What can be learned from the U.S.-Mexico tariff dispute?
Ryan Patel
Editor's Note: Ryan Patel is a senior fellow with Drucker School of Management at Claremont Graduate University, the U.S. The article reflects the author's opinion, and not necessarily the views of CGTN.
The latest news has the U.S. and Mexico reaching an agreement to avoid the tariffs that would have been placed on all goods from Mexico by the U.S. It came down to the wire and you can say there was a lot of drama – but it looks like the worst might be over for now. Still, there were a lot of takeaways from the dispute. Here are a few:
First of all, Mexico takes a calm approach. Without a doubt, the U.S. has the leverage and the upper hand in this discussion – so many might have expected Mexico to be more vocal and more aggressive in the media.
But to combat these tariffs that caught all by surprise, Mexican President Andrés Manuel López Obrador, took the calm and positive approach in the battle. He did not want to be confrontational and from the start, he felt that there was a deal to be struck, and he was right.
Feeling it would do more harm than good to the U.S. economy and U.S. citizens, Democrats came out swinging in the media – warning President Trump that Congress would challenge him on the tariffs.
And there was strong rhetoric within Trump's own political party – with Republicans not supporting his stance and not answering the “what if” questions or engaging to speculate on ramifications if the tariffs went through.
Although it was a relatively short period of uncertainty, Congress members from the southern-border states were also feeling the tension – especially with more noise coming internally, from the U.S. side, than from Mexico.
Moreover, auto and food industries also felt the heat. It did not take long for the business community to react, especially the auto and agricultural sectors.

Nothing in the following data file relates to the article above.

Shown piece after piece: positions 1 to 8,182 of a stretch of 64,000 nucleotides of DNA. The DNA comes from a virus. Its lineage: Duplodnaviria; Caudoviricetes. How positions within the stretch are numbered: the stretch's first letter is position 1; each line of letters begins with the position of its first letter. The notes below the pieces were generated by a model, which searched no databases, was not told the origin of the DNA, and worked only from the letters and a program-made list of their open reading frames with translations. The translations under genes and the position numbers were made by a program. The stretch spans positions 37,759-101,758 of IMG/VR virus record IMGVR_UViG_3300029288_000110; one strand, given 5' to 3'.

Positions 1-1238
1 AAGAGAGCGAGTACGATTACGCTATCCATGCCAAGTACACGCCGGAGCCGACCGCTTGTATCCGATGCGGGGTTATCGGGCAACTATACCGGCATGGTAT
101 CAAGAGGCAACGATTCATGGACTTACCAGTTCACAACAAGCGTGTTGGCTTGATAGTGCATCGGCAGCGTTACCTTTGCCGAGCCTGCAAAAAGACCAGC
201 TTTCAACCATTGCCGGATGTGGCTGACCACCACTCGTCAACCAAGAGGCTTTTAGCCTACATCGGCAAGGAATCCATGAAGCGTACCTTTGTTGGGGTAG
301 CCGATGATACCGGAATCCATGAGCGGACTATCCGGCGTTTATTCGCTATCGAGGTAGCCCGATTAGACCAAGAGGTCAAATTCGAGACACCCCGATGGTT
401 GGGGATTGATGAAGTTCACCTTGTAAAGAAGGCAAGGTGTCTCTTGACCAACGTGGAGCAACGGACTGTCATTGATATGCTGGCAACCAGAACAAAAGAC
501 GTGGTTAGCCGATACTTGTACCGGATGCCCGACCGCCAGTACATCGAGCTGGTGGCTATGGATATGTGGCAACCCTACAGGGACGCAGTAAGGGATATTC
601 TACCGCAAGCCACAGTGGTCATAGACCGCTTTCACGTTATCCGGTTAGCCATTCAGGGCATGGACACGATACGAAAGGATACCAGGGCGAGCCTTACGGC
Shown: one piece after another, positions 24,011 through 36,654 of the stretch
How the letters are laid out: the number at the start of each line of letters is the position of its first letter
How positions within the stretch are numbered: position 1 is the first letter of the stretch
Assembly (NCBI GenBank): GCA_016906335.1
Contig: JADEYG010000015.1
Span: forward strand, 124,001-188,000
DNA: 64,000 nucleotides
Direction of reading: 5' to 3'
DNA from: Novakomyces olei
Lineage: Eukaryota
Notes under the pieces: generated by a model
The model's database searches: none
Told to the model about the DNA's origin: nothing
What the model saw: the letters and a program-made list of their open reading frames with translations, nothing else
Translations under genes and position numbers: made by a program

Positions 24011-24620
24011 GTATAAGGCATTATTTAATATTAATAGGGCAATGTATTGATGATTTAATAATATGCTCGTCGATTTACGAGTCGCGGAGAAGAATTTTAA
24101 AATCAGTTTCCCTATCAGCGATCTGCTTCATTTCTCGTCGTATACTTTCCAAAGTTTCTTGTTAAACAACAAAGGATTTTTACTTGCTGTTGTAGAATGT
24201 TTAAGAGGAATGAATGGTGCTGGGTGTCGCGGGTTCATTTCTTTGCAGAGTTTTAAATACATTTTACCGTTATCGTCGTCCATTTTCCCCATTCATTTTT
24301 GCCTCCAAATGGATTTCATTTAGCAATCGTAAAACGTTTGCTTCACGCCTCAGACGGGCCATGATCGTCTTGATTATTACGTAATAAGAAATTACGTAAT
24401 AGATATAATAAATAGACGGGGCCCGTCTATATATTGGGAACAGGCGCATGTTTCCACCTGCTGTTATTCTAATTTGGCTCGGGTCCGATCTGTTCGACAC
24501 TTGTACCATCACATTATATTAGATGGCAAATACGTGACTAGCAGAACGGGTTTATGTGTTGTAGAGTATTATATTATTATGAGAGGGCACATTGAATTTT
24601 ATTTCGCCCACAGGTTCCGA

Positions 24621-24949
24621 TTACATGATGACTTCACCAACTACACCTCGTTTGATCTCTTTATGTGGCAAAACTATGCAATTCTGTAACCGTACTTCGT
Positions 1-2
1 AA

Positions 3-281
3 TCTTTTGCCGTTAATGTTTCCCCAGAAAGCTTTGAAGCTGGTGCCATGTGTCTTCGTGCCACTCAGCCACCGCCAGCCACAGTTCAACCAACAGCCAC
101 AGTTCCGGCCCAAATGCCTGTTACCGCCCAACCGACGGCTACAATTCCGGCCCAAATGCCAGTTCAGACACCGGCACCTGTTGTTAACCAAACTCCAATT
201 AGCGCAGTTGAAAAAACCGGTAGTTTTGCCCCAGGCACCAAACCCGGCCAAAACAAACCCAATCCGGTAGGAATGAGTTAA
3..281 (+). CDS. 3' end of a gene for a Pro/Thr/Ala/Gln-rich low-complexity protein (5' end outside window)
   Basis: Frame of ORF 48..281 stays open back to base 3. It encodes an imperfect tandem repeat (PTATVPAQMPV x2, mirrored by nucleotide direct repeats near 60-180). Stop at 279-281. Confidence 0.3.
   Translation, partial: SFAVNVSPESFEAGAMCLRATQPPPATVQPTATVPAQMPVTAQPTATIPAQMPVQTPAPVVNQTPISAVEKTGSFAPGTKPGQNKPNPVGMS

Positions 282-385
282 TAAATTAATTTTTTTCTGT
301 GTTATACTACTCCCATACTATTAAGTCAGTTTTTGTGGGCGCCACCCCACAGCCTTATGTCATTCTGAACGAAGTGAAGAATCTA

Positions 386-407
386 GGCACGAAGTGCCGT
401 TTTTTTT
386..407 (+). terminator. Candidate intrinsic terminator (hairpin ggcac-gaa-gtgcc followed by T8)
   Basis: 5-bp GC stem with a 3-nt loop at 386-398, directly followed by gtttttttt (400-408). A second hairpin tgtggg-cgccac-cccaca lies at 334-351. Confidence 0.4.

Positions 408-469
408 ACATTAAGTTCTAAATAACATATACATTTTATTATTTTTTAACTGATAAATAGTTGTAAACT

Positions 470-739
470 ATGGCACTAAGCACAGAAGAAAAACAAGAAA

U.S. President Donald Trump arrives at the White House after a trip to Europe, Washington DC, United States, June 7, 2019. /VCG Photo

U.S. President Donald Trump arrives at the White House after a trip to Europe, Washington DC, United States, June 7, 2019. /VCG Photo

With significant supply chain and parts based in Mexico, both GM and Toyota, among others, were vocal about top-line revenue decreasing and the cost of goods increasing. Both companies had internal memos warning their employees and dealerships of the huge impact the tariffs would cause.
You even had Chipotle step forward and outline the disruption to its business and its potential to increase the cost per food item, should these tariffs become permanent. It should be acknowledged that executives from these multi-national corporations do not make these statements lightly and will only lay them out to the public when it is necessary.
Therefore, the full tariffs would have not only had an effect on companies, but on entire industries.  
Last but not least, it is worth considering whether the tariffs are a tool or weapon. With the use of tariffs in this situation, some new precedence might be starting to be laid out.
President Trump, who has called himself Mr. Tariff Man, has fit the bill as the aggressor in using the tariff power to his advantage. In this case, his intention was geared as a weapon to engage a change on border security and immigration policy between the U.S. and Mexico.
At this point, it is undeniable that Trump's tariff trick on Mexico has, to some extent, worked; but, down the road, the possibility of repercussions from these tactics may not be forgotten.
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